Donald S. Burke has little trouble finding a parallel with the opioid epidemic’s surging death rates and elusive solutions: the early years of AIDS.
Burke led the U.S. Army’s research on HIV/AIDS before and after powerful new medications converted a fatal infection into a chronic disease. He remembers the waves of sickness, barriers of stigma and frustration of being a doctor with no idea what to do. That, he believes, is roughly where the U.S. is now in the fight against addiction.
“We as a medical profession and we as a society let the AIDS epidemic go from what was a few thousand to what grew to be close to 100 million cases around the planet,” said Burke, dean of the University of Pittsburgh’s Graduate School of Public Health, which conducts extensive research on addiction. “And I think we have to realize that we’re on a trajectory that may get a lot worse before it gets better.”
Just in December, in fact, newly released federal data showed more than 63,000 drug-related deaths in 2016 – up 21 percent from the year before and the biggest one-year rise in three decades.
With substance abuse already a major issue from Philadelphia to the White House this year, the Inquirer interviewed experts in five areas of addiction. Each was asked the same basic questions: Where are we in this crisis? What’s coming next? What has to change?
Perhaps the most optimistic comment, from A. Thomas McLellan, a top drug policymaker in President Barack Obama’s White House, was this: “The medical community is at least aware that you can get addicted if you are in pain.”
Co-director of opioid policy research, Brandeis University Heller School for Social Policy and Management
Andrew Kolodny wants to correct the “popular media narrative” that a prescription opioid problem turned into a heroin problem, which turned into a fentanyl problem – and that efforts to check the first worsened the others.
He points to three distinct epidemics:
The smallest is made up of longtime addicts, largely blacks and Latinos in their 50s through 70s. They started on heroin in the 1970s and ’80s, and watched their buddies die off. Fentanyl is killing the survivors.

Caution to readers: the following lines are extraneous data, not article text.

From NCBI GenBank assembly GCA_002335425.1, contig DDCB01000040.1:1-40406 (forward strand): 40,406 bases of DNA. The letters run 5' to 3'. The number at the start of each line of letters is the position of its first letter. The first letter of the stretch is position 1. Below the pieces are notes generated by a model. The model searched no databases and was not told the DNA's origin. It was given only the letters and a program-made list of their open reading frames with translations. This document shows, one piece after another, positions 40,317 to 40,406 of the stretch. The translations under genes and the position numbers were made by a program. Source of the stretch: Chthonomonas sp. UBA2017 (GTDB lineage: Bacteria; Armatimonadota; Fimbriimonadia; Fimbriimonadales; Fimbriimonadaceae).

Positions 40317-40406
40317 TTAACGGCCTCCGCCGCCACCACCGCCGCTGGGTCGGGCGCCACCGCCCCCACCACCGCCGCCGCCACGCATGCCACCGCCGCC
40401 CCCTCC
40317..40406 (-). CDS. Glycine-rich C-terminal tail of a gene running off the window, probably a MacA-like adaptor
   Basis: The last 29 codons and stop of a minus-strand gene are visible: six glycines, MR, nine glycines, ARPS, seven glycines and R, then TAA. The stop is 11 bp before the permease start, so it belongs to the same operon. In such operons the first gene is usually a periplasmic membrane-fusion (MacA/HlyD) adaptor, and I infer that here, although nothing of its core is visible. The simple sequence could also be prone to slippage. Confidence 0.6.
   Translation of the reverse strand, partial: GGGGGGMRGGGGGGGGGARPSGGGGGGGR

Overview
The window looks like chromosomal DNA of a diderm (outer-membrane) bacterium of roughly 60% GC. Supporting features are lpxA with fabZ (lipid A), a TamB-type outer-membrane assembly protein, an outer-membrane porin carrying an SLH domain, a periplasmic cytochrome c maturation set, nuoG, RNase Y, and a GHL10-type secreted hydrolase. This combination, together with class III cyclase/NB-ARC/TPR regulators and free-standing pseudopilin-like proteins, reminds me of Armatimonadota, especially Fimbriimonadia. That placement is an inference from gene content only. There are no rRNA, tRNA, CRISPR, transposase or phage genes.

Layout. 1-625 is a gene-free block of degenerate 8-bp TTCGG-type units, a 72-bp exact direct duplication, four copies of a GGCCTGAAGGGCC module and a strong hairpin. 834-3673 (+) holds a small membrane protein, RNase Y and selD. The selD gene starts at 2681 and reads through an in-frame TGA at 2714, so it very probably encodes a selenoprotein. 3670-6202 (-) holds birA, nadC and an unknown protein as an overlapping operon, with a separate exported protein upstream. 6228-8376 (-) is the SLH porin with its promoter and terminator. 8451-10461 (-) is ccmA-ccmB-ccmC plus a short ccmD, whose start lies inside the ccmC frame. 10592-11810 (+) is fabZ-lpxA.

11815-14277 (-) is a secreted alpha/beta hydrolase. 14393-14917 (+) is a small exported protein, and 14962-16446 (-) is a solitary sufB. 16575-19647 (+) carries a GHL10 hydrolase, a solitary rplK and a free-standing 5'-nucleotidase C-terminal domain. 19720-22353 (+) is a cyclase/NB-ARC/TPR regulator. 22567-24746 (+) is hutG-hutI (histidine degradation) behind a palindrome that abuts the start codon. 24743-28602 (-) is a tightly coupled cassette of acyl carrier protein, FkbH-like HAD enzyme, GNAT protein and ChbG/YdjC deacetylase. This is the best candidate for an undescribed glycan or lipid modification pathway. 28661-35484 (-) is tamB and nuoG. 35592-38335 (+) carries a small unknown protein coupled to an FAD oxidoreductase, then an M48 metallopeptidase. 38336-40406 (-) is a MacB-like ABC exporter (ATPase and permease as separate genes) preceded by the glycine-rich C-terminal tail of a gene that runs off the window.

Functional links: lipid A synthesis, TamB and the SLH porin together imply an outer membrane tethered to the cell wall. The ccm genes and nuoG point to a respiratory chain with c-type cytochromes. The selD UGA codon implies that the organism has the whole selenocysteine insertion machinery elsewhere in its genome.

The middle group, almost entirely white and largely rural and suburban, is in their 20s to 40s. They get the lion’s share of news coverage: young men and women dying in public with needles in their arms. Coroners must investigate their deaths. Many began on prescription painkillers – used recreationally or prescribed by doctors, typically briefly – as far back as the mid-1990s, when Purdue launched OxyContin with extensive marketing to physicians. They managed their addiction by buying costly pills on the street. As their cravings worsened and cheaper heroin became available, they switched. “That switching isn’t new,” Kolodny said. But when dealers began lowering prices by mixing in cheap fentanyl around 2011, switching was more likely to mean dying.
The largest group, in their mid-40s through 80s, is largely invisible and their deaths vastly undercounted. Their regular doctors have prescribed pain pills for years. They never move to heroin. And when they die, of heart disease or an infection, opioids as a contributing factor doesn’t come to mind. “No one wants grandma to have died of an overdose,” Kolodny said.
The differences among the groups show that this is “an addiction epidemic, not a drug abuse problem,” he said.
While more cautious prescribing is preventing some new cases of addiction, the only good solution Kolodny sees for the millions already on opioids is to “build out a new treatment system” at a cost he estimates at $60 billion. “The problem is that the genie is out of the bottle.”
Acting deputy commissioner, Philadelphia Department of Public Health
“We think that the number of overdoses is continuing to increase,” said Caroline Johnson. But there is “very preliminary” evidence of a “slight leveling off of fatalities,” she said, meaning that deaths this year might rise by just a third or a little more, a dulling of the sharp upward spike that began in late 2016.
That achievement could be due, in part, to the priority the city put on supplying the opioid overdose reversal medication naloxone to community health centers, homeless shelters, rehabs and SEPTA police. Several hundred residents whose loved ones are addicted have completed two-hour classes in how to administer Narcan, the nasal spray version. The Department of Behavioral Health plans more in the new year.